As the debate over a biennial World Cup rages on between FIFA, its confederations, clubs, politicians, and fan groups, the players themselves have finally had their say.
- 75 per cent of male footballers want to keep the World Cup every four years
- The greatest opposition to FIFA’s biennial proposal came from Europe and Asia, while the Americas and Africa were less opposed
- Women players were not surveyed
In a survey conducted by the global players’ union FIFPro, 75 per cent of male footballers want the men’s tournament to stay at its current four-year cycle instead of moving to the proposed two.
It’s one of the largest surveys of players conducted on the issue so far, compiling the responses of over 1,000 current professional footballers from six different continents and more than 70 nationalities.
The strongest opposition came from players in Europe and Asia, with 77 per cent of those surveyed preferring a four-year World Cup.
Sixty-three per cent of players from the Americas preferred its current format, while 49 per cent of players from Africa wanted to keep the tournament as it was, with the remaining players split between a two- and three-year cycle.
The question was asked as part of a larger study into player workloads and the football calendar as FIFPro continues to research issues of overloading in the men’s game, most recently explored in their 2019 report titled “At The Limit”.
That report found that the game’s top players — those most likely to play in World Cups — are already being drained by an overwhelming number of matches while many of their colleagues play too few due to imbalances in domestic and international calendars.
FIFPro has repeatedly expressed concerns that international-level players are at greater risk of injury and burn-out from over-playing.
Another key finding of this week’s survey was that 81 per cent of male players rank either their domestic league or the World Cup (in its current four-year cycle) as their favourite competitions.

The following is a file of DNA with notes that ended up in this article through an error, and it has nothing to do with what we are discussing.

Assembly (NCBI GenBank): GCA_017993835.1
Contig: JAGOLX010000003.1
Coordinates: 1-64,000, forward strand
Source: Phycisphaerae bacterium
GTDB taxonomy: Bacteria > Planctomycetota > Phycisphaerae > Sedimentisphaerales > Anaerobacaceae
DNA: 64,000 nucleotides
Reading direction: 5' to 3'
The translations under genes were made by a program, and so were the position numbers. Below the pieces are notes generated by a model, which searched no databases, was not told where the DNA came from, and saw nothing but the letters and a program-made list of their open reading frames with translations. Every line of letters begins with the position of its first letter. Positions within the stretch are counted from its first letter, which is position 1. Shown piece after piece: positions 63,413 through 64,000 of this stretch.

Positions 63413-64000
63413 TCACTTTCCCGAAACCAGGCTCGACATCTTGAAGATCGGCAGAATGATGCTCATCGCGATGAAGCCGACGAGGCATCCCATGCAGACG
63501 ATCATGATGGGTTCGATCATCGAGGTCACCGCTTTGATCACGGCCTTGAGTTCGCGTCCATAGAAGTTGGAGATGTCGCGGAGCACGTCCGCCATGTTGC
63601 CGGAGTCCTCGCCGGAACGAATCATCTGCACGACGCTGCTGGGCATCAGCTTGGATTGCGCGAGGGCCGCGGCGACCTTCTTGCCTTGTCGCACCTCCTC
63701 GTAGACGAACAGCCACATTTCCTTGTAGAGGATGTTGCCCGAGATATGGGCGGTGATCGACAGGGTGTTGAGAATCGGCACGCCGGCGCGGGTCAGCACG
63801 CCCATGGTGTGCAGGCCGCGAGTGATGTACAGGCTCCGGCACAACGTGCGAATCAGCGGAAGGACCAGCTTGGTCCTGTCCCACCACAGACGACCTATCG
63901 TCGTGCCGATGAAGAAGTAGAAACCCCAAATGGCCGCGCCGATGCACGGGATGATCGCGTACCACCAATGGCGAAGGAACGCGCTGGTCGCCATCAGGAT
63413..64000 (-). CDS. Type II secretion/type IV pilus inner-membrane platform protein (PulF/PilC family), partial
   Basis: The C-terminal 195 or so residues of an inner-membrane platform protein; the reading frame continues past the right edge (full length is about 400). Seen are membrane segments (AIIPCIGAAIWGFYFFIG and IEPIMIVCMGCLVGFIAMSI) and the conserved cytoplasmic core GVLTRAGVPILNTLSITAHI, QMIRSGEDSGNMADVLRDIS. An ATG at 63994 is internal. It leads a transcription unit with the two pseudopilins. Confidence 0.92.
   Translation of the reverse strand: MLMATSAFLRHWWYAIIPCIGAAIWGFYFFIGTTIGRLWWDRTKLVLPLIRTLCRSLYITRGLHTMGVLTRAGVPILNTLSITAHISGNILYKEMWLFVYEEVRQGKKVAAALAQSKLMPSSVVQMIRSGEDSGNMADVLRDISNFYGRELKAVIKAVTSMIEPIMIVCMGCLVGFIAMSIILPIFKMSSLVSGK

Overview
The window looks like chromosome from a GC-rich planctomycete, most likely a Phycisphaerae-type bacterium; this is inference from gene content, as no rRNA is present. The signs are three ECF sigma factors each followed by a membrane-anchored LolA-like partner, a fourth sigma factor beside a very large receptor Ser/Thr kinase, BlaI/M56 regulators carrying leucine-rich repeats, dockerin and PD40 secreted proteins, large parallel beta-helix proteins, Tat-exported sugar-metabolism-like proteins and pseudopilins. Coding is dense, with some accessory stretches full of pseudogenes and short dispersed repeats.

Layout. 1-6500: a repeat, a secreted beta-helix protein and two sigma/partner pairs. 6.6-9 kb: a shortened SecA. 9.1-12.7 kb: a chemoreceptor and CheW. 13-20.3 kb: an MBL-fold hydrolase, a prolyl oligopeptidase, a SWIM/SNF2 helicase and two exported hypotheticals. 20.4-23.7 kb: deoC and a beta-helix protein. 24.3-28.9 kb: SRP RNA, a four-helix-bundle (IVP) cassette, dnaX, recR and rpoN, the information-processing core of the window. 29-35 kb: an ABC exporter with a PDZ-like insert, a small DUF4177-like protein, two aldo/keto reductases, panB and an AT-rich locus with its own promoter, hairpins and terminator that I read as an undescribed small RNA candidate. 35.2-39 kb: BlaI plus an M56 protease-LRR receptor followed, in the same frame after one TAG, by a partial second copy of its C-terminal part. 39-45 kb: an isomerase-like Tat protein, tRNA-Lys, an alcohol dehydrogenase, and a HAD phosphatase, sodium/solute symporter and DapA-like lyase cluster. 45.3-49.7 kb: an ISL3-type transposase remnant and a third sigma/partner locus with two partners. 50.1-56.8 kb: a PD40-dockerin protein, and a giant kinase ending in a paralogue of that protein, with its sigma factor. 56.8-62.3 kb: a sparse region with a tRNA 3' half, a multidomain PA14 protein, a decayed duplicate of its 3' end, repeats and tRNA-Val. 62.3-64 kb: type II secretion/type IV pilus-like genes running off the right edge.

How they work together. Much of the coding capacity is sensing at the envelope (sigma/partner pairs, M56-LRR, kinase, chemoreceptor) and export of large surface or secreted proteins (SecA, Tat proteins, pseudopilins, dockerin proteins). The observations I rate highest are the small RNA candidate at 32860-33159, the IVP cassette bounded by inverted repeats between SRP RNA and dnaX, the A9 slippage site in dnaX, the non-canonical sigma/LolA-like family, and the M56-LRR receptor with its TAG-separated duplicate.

“The player survey shows most footballers around the world have a clear preference to play the World Cup every four years,” FIFPro general-secretary Jonas Baer-Hoffman said.
“At the same time, the results demonstrate the importance of domestic competitions to players. These leagues are the bedrock of our game and we have to do more to strengthen them both for the sake of players and the overall stability of professional football.
“Another key finding from players is that only 21 per cent of them believe that their voice is respected and that their well-being is adequately considered in the context of international football governance.
“Therefore, this survey underlines the need for more collective bargaining frameworks in our industry, especially at the international level.”
FIFPro’s next edition of their Player Workload Monitoring Report in men’s football will be released in the next few weeks, following on from the publication of their inaugural women’s workload report in early February.
Women footballers were not surveyed as part of the biennial World Cup study. However, speaking on The Far Post podcastFIFPro’s director of global policy and strategic relations, Sarah Gregorius, said a separate discussion was needed in the women’s game given the vast differences in competition availability, match minutes, and remuneration for women footballers compared with their male colleagues.
“National team football plays a different role in the women’s industry, so you need to acknowledge that,” she said.
“A lot of employment stability has come from national team football as well, and that’s really critical to understand, too: it’s not just the amount of games that you’re playing, it’s the role that national team football has played in piecing together an overall remuneration or payment structure that actually allows players to be professional.
“I think that’s why the discussion on a biennial World Cup on the women’s side of things is a lot more interesting, but it’s difficult for FIFPro to really take a position either side because of the way that FIFA has structured the proposals: they contain a whole lot more than just a biennial World Cup.
“On the men’s side, it’s quite a binary conversation — do we have it or do we not have it — whereas on the women’s side, it’s a whole package of proposals and the biennial World Cup is just one part of that.
“National team football […] is a huge catalyst for all these other areas of development in women’s football, but that doesn’t necessarily mean that [a biennial World Cup] is the answer.”